Read our reports to see how this figure breaks down between each market.
The polymers in liquid formulation (PLFs) market is technically diverse and complex, comprising hundreds of different polymer types within the categories of acrylic, epoxy resins, polyesters, polysilicones, polyurethanes, radiation curable, vinyl, water-soluble and other low volume polymers.
PLFs are used in formulations that are either liquid, which remain liquid on application and throughout use, or curable, which form solids on application and remain solid in use. These formulation systems can explain key differences in the use and fate of PLFs across different markets.
Both are made from polymers, but while all plastics are polymers, not all polymers are plastics. Polymers in liquid formulation (PLFs) and plastics are different groups of polymers with different uses and properties.
Despite their importance to society and the global economy, and in contrast to the recent intense focus on the sustainability of plastics, there has been very little coordinated effort to highlight the sustainability of PLFs.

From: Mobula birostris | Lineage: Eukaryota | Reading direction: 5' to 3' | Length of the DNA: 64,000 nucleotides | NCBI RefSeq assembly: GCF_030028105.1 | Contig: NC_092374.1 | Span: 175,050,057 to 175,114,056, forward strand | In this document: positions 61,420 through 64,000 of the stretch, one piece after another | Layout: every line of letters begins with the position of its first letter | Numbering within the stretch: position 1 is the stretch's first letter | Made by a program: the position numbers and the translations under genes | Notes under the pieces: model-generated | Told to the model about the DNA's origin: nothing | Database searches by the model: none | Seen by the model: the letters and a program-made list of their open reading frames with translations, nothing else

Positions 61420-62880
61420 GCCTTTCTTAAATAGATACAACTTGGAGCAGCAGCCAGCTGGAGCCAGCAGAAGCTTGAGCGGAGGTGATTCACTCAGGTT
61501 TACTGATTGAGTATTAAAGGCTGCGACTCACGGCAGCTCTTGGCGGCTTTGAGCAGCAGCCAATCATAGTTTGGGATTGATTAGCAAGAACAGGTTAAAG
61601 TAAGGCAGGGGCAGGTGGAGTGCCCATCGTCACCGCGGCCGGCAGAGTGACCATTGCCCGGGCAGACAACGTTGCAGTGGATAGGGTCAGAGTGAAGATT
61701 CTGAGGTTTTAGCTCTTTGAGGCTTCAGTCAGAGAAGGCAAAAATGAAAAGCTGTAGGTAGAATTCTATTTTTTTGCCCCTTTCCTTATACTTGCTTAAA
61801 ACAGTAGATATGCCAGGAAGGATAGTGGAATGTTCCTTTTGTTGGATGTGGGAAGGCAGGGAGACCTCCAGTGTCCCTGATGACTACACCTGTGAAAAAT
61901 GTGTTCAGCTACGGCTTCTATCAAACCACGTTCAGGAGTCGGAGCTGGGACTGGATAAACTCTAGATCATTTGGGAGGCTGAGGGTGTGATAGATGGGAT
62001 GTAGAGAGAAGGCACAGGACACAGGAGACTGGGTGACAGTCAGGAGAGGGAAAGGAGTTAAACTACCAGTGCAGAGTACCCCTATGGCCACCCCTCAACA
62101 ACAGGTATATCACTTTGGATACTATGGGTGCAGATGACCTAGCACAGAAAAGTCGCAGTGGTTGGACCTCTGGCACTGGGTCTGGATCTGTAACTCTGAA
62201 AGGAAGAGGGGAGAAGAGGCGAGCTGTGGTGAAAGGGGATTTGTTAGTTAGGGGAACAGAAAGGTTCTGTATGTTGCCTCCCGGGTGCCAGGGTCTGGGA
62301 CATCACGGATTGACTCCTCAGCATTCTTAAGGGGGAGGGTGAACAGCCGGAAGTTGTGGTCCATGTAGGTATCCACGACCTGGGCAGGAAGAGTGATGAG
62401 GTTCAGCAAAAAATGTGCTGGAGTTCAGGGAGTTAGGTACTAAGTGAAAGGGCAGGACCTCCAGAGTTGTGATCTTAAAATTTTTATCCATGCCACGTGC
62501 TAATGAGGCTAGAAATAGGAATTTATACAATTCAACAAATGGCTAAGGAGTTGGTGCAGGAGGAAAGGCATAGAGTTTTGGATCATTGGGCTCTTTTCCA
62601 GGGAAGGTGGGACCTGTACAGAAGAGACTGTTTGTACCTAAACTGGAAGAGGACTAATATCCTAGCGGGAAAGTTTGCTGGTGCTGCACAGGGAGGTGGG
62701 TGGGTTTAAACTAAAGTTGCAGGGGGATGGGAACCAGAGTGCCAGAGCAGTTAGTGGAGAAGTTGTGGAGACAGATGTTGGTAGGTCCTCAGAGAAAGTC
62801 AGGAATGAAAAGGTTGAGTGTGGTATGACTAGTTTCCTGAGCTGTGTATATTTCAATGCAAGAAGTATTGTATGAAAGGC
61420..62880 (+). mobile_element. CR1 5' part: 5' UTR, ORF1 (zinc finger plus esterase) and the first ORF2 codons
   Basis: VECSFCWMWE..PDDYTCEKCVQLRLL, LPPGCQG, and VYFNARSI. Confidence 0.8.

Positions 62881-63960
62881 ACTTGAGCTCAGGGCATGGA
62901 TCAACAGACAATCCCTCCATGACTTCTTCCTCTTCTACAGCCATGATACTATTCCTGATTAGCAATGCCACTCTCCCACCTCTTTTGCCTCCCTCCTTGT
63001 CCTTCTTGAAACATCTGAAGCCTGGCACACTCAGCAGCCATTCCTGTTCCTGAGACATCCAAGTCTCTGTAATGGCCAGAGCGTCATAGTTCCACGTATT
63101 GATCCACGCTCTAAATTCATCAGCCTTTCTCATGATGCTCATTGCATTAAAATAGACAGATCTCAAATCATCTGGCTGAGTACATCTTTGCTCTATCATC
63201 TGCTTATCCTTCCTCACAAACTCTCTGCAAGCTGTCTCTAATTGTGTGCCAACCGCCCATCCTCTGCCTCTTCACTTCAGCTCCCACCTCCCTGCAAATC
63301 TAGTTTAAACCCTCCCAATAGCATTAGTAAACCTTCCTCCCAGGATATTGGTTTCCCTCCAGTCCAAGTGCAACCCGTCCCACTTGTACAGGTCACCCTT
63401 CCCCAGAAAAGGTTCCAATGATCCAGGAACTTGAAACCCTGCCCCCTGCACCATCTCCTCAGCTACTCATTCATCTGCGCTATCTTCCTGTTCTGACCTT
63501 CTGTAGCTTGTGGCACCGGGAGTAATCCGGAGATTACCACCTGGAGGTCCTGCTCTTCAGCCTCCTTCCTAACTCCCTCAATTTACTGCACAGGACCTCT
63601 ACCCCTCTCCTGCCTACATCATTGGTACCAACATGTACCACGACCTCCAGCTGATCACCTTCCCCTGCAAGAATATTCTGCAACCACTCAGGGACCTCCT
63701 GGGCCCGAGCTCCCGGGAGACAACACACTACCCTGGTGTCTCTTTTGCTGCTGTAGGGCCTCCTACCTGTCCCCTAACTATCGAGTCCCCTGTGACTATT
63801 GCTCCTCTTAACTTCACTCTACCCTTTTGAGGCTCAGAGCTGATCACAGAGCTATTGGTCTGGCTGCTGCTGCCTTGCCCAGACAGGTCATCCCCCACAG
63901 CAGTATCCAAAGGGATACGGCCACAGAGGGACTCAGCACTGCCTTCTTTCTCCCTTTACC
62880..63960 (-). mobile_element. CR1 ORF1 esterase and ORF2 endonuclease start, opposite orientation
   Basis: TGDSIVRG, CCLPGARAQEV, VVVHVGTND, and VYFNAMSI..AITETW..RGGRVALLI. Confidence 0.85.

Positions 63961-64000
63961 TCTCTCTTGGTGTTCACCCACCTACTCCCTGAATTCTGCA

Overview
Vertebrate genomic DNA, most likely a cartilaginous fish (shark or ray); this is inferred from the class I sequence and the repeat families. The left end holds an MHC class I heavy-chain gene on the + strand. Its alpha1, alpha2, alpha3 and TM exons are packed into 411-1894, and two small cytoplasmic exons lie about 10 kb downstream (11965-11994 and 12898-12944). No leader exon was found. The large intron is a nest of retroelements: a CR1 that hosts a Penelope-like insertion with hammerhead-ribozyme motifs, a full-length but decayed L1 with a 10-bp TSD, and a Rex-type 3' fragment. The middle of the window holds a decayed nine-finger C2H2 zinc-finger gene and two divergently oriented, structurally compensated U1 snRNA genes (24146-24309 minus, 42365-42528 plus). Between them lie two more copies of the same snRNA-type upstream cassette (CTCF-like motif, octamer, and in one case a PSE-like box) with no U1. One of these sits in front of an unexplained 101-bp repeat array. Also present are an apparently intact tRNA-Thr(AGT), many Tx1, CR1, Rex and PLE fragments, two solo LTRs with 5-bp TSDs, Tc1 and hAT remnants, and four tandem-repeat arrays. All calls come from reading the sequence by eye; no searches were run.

Polymers in liquid formulation (PLFs) used in products that do not harden, such as in cosmetics or household cleaners, are likely to enter the environment as they pass through wastewater treatment plants at the end of their life.
PLFs used in curable formulations, such as paints and resins, form solids on application and provide durability over much longer timeframes than other markets. They may remain on materials after use and either enter waste streams at the end of their life, such as landfill, or enter the environment during use.
- How can we make paint more sustainable?
- Laboratories are working to reduce the carbon footprint of their research
- Our policy on the circular economy of precious metals
- Chemistry can help the composites sector move towards more sustainable practices
- Listen to our award winning podcasts covering many aspects of sustainability
- Our other environmental and sustainability work
- See all our policies, reports, evidence and campaigns
Themed journal collection: Polymers in liquid formulations
In our journals we have made a collection of peer-reviewed articles which are relevant to PLFs. These articles are accessible to everyone.